This is a luxury that most nonfiction cannot afford. Still there surely must be something to glean from that. But I have to admit, writing nonfiction is a much more mysterious enterprise to me.

Q. Why do you say that?

At its heart prose is, I think, about telling stories. And I can’t tell stories. I remember when I lived in Arkansas, I would hear friends tell wonderful shaggy-dog stories, that would go on for twenty, thirty minutes, with little or no point—it was all in the telling. In my retelling of the same story I’d manage to boil it down to two or three minutes. So not only did it not have a point, there was no story there either.

But it is beyond my reach to figure out how even short non-fiction is constructed. I’m not speaking of the micro/flash stuff, but rather an informal personal essay of some length. As a poet, I look to juxtaposition of images, metaphor, sound, line breaks, rhythm, voice, and the lyrical impulse as aids in pushing my pen down the page towards some unknown. I keep Frost’s dictum at hand: “No surprise for the writer, no surprise for the reader.” The idea of those tools receding so that all is left is the sheer force of my language to focus the reader’s mind to follow the path of my thoughts (!) as the piece moves from point to point is more than daunting. It’s exhausting.

To have a large idea that you want to express slowly and clearly so that the reader is with you every step of the way, to know what you want to say and then say it is an intellectual mystery for me. When I try that, the idea sputters out into something much less consequential than what could be considered thought. I refer to the best of those as first drafts. I like those crystalline essays: Wendell Berry, Guy Davenport, Joseph Epstein, Ann Fadiman, Annie Dillard. I feel like someone is trying really hard to explain things to me in a way I’ll understand. I appreciate that effort.


  • Beth says:

    Today, feeling love of language slowly reawakening, your essay and interview here will feed me for days. And when you speak of “our fleeting lives set against the ongoing ruination of time” my heart nearly stops. This, I think, is what has shut me down for months.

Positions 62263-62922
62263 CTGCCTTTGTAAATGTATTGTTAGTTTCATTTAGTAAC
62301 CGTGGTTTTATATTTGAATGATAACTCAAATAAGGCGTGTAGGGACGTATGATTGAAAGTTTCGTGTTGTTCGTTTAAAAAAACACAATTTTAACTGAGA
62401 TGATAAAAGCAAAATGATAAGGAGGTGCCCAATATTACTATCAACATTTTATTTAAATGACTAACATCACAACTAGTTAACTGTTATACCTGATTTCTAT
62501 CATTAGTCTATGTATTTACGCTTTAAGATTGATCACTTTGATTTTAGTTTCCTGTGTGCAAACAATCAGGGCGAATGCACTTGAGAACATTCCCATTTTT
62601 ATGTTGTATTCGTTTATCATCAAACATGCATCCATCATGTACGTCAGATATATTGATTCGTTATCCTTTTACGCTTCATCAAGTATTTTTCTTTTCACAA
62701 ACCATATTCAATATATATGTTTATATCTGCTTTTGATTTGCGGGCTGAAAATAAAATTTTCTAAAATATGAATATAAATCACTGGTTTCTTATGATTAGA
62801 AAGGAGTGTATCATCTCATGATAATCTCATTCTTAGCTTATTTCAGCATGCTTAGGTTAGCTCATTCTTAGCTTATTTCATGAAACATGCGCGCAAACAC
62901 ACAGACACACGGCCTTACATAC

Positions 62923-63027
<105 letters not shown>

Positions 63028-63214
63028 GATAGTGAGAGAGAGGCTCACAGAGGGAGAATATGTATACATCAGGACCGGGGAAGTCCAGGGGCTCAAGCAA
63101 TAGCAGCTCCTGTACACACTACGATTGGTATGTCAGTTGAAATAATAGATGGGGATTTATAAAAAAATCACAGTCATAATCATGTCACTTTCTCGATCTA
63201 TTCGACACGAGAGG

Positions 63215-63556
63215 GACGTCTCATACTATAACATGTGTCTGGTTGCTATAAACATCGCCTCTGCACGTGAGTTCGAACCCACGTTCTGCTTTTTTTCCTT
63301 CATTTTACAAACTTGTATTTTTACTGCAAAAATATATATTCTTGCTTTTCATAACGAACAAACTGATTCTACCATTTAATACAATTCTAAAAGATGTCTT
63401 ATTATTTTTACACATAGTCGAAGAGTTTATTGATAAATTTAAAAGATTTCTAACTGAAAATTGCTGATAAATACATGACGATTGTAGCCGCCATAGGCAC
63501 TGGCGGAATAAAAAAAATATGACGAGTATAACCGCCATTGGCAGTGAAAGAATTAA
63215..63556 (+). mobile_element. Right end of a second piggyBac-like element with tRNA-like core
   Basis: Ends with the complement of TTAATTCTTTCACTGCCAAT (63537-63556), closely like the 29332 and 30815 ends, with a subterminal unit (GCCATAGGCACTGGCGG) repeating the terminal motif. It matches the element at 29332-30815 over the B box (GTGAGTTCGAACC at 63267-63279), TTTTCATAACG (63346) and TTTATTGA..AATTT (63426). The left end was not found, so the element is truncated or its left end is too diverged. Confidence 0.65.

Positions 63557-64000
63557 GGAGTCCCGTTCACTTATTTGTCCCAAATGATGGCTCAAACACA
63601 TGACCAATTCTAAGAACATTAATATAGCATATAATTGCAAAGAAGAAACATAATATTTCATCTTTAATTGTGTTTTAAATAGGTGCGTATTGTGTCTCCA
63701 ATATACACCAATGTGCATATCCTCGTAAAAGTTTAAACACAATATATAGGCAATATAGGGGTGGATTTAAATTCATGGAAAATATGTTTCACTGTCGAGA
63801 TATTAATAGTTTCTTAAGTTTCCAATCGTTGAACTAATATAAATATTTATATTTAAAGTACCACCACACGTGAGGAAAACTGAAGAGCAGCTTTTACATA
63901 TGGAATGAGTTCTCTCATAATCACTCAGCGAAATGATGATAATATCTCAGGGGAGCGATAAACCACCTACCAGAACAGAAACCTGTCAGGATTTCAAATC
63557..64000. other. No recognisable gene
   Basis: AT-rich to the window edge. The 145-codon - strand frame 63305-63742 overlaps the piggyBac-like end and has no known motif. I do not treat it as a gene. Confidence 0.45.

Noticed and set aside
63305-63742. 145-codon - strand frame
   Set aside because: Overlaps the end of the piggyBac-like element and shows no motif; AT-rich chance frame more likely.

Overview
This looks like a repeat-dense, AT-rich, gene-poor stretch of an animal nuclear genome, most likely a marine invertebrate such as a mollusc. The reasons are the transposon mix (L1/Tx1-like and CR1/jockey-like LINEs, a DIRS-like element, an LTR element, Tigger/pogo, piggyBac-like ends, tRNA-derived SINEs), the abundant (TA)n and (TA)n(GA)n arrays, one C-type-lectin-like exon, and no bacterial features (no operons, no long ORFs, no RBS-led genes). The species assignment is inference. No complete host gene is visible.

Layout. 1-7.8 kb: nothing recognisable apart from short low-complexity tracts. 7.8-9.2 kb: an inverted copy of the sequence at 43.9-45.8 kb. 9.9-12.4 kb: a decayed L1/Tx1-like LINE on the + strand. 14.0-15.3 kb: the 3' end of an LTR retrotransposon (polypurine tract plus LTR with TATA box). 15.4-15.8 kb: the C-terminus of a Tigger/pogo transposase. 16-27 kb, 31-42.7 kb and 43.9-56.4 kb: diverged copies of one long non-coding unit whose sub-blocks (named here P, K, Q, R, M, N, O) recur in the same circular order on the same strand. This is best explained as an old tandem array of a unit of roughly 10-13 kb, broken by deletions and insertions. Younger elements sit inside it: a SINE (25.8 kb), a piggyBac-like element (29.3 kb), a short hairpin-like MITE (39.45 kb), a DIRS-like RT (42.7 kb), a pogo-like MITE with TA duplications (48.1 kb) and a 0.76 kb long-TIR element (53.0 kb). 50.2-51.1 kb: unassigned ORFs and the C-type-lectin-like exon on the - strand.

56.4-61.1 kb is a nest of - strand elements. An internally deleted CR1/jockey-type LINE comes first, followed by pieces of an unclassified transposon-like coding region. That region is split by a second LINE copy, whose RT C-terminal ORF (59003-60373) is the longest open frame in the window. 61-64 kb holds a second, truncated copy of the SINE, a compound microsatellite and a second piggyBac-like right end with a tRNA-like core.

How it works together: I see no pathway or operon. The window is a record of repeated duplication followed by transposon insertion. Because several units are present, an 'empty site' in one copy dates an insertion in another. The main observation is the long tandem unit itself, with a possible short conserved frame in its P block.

• Richard says:

      Thank you, Beth. And good to hear from you! Well, I am glad this helped. I do think poetry is meant to help, in particular, with joy, with loss because it’s such distilled emotion. Essays may risk that power, hence maybe the popularity of the more poetic flash forms.

  • It is always illuminating to learn of another poet’s process, especially when that poet is someone as accomplished and thoughtful as David Sanders. It is further instructive to see a poet situate his work in relation to that of others and consider the needs of the audience without resorting to arcane theory and/or a sense of poetry primarily as politics by other means.

    • Richard says:

      I hear you, J.D. I probably missed the absence of certain politicized aspects of the poetry world, but did sense myself that David Sanders was trying to speak clearly and candidly about poetry as he’s lived it.

  • J.V. Wylie says:

    Absolutely fascinating and enriching. Thank you, thank you for this Richard.

  • Karen Steiner says:

    Enjoyed seeing these intelligent comments on form, how language works in poetry, and just plain getting down the page.

  • A great deal of substance in a relatively short space–this will bear much re-reading. Thank you, Richard, and David Sanders.

  • Beth Copeland says:

    Fascinating interview with David Sanders about process and form. Sanders’ references to the work of other poets as well as his own is illuminating. Of special interest to me is Sanders’ description of formal devices as “obstacles in my path, forcing me to think differently about what I think I want to say, and taking the poem in unexpected directions.” Yes!

    • Richard says:

      Thanks, Beth. Was hoping this would interest real poets! I felt kind of guilty for bending things toward my interest in creative nonfiction, but then decided that that obstacle generated some interesting light.